Figure 1: The book SOIC & SOT – the Microchips by Jeffery C. Dunnihoo and illustrated by Simona M. Ceccarelli harnesses children’s natural form of engagement by anthropomorphizing technology. (Source: Sarah Harmet, Mouser Electronics)
If you don’t already have a digital assistant in your life, the chances are you soon will. We are growing accustomed to talking to technology as if it’s a real person. As Artificial Intelligence (AI) improves, it is likely that the line between what’s organic intelligence and what isn’t will become increasingly blurred in the future. We have anthropomorphized technology.
What’s interesting to me is that the practice of anthropomorphizing things stems from our childhood. Almost anything that is designed to appeal to a young age group has some level of anthropomorphism applied. As we grow older, we lose the need for this high-level of abstraction. However, it seems that as technology evolves our natural tendency is to revert to the familiar.
The new book called SOIC & SOT – the Microchips, written by an engineer named Jeffery C. Dunnihoo, illustrated by Simona M. Ceccarelli and endorsed/sponsored by Mouser, targets the two- to six-year-old age group and harnesses this natural form of engagement by anthropomorphizing technology. It builds on a proven technique to engage a young audience and shows that when done well, you can convey very complex concepts to very young minds.
Before we find out more about the book itself, it’s worth highlighting why I think it’s essential to remove barriers to learning about technology. The importance of Science, Technology, Engineering and Math (STEM) education is a massive subject right now. The conversation about the shortage of engineers is never far from our screens. Furthermore, there isn’t an industry or economy in the world that isn’t worried at some level about where the next generation of engineers is coming from.
Engaging with young minds early by introducing the concept of engineering in a way that makes sense to them could help build an interest in understanding why things work, and not just how to use them. Children of almost any age can interface with a mobile device using a touch-screen, it is perhaps the most intuitive way of engaging with technology ever conceived by the human mind. What we need to do to guarantee there will be engineers to develop the next touch-screen, is to make sure that the ease of using technology doesn’t obscure the joy of working with it.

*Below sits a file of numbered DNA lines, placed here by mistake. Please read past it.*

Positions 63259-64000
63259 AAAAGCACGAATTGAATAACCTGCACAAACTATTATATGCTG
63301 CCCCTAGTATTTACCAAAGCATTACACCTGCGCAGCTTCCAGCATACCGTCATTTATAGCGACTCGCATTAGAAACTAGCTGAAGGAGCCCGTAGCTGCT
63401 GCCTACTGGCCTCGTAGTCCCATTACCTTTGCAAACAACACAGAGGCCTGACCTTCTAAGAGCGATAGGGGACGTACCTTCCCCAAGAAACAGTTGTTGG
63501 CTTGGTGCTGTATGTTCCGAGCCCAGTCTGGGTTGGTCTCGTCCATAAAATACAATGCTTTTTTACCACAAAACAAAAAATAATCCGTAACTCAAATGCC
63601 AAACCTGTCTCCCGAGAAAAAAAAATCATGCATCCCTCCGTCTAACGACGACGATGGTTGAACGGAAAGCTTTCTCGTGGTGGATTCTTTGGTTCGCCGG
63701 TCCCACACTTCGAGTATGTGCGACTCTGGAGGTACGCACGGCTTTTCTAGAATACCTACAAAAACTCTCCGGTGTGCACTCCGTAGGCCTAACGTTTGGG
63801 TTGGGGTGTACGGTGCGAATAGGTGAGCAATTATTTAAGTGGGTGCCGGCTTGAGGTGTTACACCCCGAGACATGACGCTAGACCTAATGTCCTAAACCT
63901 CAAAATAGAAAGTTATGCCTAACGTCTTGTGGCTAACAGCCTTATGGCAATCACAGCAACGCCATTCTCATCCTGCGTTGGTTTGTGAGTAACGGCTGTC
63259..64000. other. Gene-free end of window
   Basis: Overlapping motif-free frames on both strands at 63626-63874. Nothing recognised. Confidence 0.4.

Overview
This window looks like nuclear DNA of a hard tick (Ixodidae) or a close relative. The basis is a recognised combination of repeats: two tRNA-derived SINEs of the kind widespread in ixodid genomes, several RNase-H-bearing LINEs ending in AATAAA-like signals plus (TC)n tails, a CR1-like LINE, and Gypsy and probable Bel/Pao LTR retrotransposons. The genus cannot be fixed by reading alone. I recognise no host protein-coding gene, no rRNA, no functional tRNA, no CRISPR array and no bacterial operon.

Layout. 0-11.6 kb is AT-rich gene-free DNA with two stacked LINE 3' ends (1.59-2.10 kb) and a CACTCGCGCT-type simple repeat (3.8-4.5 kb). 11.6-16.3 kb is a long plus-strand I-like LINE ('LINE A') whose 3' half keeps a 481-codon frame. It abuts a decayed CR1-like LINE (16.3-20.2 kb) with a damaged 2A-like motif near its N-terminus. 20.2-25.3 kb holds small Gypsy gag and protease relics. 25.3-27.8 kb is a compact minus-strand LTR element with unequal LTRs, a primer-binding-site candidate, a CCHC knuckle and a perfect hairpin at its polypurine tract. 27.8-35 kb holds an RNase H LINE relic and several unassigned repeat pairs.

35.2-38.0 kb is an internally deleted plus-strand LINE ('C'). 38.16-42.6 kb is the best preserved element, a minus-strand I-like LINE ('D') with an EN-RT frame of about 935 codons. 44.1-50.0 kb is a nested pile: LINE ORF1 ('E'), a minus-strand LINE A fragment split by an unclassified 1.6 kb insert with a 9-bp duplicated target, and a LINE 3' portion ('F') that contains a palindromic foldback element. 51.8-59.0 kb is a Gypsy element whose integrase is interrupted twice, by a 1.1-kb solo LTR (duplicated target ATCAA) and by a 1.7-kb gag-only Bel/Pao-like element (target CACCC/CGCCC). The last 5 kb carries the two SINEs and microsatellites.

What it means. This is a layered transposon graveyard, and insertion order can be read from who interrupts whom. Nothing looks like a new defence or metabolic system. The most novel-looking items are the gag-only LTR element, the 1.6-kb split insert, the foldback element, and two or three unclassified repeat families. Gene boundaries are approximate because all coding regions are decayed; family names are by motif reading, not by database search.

Figure 2: Mouser Electronics donated several copies of SOIC and SOT – The Microchips to local Tarrant County schools and libraries. (Source: Sarah Harmet, Mouser Electronics)
That’s really what this book attempts to do. It focuses on two devices, one in an SOIC package and one in an SOT outline, and gives them personalities. Without giving away too much, the story starts with the two components sitting in a warehouse, longing to be able to talk to the other components around them. Their journey takes them from the packing case to the finished product, told through their own experiences of the production process, presented as if they were real live beings.
The book introduces concepts such as an assembly line, a solder reflow machine, final test and shipping in a non-threatening way. It ends with our friends finally being able to ‘talk’ to each other over the internet. In just a few pages, it tells the story of where electronic products come from, what’s involved with that process, and what’s under the hood. It provides children with inquiring minds some context to the technology they use every day, and that’s has to be a good thing.
Some may feel that parts of the story are a little scary, but really that’s ok. Children learn through experience, and the book shows how the unknown can be scary—even for adults—but that knowledge can remove fear. Anyone with an interest in technology will enjoy the book at some level, for children that will include seeing two lovable characters go on an adventure, for adults not involved with technology it will be educational in other ways.
The author already has plans to follow up SOIC & SOT - the Microchips with new stories that will explain other areas of technology, and for that we applaud him. It is never too early to learn about technology, or too late. Take a look at how the programming language Scratch introduces children as young as nine to the concept of software, but is also an excellent way for older students to get started with programming. This book proves there are many ways to present technology to a wide audience of almost any age, and the more often we do that, the better all our futures will be.
Erik is the Social and Multi-Media Manager at Mouser Electronics. When he’s not tweeting about what’s next in the world of engineering for @MouserElec or uploading videos to YouTube, he can typically be found nose-down in a good Sci-Fi book. You can see what he’s up to on Twitter: @ErikSmith80
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